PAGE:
Shrinking our turf: Defining CS out of Interaction Design

June 23, 2011 at 10:57 am 13 comments

A member of the SIGCSE mailing list asked the other day for recommendations on teaching a course on “HCI or Interaction Design.”  We at Georgia Tech teach a variety of undergraduate and graduate courses like that, and I figured that lots of others do, too.  I was surprised at some of the responses:

  • “Our main theme was that computer scientists should know how to implement interfaces but should not try to design them. Frankly, I’ve not seen any evidence that has changed my mind since then.”
  • “My personal experience with over 20 years of teaching GUIs is that CS students can be taught to be quite good at the software development aspects of GUIs, that they can be taught to at least understand good interaction design techniques, but that it does not really resonate with them and they do not tend to do it well, and that most of them are hopeless with respect to artistic design.”
Not all of the responses had this attitude that I might call “Not on my turf.”  Bill Manaris pointed out that he was part of a workshop that defined an interesting series of courses that aimed to teach HCI and interaction design front-and-center in an undergraduate computer science curriculum.  Overall, I got the strong message from the thread that the recommendation was: Computer scientists build software, but don’t expect them to deal well with interactions with people.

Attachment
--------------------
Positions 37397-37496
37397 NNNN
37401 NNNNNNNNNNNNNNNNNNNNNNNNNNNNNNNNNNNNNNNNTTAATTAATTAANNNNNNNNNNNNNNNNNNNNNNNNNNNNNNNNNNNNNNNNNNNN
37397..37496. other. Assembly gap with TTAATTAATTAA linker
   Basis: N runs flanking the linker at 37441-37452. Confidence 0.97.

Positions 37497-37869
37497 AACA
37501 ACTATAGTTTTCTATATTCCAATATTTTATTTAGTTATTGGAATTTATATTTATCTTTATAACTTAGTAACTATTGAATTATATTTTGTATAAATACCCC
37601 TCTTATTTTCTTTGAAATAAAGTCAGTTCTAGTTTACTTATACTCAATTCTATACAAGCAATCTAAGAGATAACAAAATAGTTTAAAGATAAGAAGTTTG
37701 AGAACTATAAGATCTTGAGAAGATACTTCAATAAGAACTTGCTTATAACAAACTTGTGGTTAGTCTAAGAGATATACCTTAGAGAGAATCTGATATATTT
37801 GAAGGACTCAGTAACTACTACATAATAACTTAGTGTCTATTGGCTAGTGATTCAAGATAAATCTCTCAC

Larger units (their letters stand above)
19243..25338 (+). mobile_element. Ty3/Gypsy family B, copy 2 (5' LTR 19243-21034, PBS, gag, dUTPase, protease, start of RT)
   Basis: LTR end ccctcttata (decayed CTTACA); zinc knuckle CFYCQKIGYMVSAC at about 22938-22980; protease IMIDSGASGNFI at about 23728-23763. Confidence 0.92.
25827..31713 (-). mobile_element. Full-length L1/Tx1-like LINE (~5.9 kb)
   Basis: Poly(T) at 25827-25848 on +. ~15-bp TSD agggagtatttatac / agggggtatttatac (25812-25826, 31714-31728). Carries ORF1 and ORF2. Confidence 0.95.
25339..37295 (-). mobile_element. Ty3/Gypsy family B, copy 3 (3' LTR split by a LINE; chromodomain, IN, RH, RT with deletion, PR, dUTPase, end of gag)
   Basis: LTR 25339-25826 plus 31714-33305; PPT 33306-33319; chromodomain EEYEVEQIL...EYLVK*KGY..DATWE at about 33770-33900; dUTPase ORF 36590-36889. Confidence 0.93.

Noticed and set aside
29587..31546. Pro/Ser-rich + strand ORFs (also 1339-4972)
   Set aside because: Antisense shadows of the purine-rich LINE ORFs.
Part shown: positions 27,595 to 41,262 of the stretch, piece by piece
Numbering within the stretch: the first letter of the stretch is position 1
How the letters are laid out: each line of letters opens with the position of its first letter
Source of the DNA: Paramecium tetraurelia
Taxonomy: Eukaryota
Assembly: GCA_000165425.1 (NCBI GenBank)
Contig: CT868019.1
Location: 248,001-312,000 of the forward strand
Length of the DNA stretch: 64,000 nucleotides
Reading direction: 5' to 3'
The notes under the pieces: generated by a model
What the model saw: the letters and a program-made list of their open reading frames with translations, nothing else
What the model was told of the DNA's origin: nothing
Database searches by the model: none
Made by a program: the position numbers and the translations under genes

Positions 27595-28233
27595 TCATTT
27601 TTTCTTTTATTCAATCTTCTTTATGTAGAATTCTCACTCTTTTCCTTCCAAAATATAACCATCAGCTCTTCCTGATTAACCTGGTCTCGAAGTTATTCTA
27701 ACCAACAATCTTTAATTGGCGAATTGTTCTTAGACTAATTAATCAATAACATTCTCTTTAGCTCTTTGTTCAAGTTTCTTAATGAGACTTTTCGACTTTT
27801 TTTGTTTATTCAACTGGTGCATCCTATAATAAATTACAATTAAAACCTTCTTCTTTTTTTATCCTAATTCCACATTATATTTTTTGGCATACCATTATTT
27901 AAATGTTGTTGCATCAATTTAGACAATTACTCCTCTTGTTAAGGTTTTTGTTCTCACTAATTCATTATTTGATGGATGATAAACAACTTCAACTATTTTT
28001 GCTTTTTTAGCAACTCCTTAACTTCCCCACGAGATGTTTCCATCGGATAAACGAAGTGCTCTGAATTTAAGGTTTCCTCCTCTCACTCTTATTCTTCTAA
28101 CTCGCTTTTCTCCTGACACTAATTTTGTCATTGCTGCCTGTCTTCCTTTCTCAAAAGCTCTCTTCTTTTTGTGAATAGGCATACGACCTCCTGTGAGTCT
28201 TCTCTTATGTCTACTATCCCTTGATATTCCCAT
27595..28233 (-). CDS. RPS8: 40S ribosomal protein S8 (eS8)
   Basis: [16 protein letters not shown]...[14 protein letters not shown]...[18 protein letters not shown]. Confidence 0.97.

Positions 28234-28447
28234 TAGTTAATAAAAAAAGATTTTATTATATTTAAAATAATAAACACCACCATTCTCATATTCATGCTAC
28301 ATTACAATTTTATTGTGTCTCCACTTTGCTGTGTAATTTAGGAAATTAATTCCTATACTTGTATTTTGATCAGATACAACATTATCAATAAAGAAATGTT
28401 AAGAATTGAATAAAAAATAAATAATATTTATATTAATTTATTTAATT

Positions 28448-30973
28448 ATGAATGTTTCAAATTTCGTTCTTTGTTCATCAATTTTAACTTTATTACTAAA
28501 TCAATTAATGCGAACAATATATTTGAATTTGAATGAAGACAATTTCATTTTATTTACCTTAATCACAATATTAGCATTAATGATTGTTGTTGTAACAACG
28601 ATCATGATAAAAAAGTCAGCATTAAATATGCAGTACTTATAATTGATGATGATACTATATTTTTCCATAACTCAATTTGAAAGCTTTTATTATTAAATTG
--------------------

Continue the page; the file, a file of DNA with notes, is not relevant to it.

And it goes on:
My first thought was reflexive. “What?!? We do this all the time!”  Georgia Tech’s Computer Science degree explicitly has a Thread on People,   Students who study the People thread (which is pretty popular) explicitly take courses in psychology, interface design, as well as how to build user interface software.  Our students go on to take jobs where they do design user interfaces, and work as part of teams building and evaluating user interfaces.  Not all computer science students at Georgia Tech take the People Thread, but that’s fine.  Not all computer scientists study AI, but I haven’t heard anyone argue that AI isn’t part of computer science.  There are lots of kinds of computer scientists.
My second thought was more reflective. “Why are we defining CS out of the role of interaction design?”  Surely, knowing something about computer science makes for a better interaction designer.  Painters start out by studying what their paints and brushes are capable of.  All designers first start by exploring the potential of their design materials.  Surely we can all agree computer science is connected to interaction design.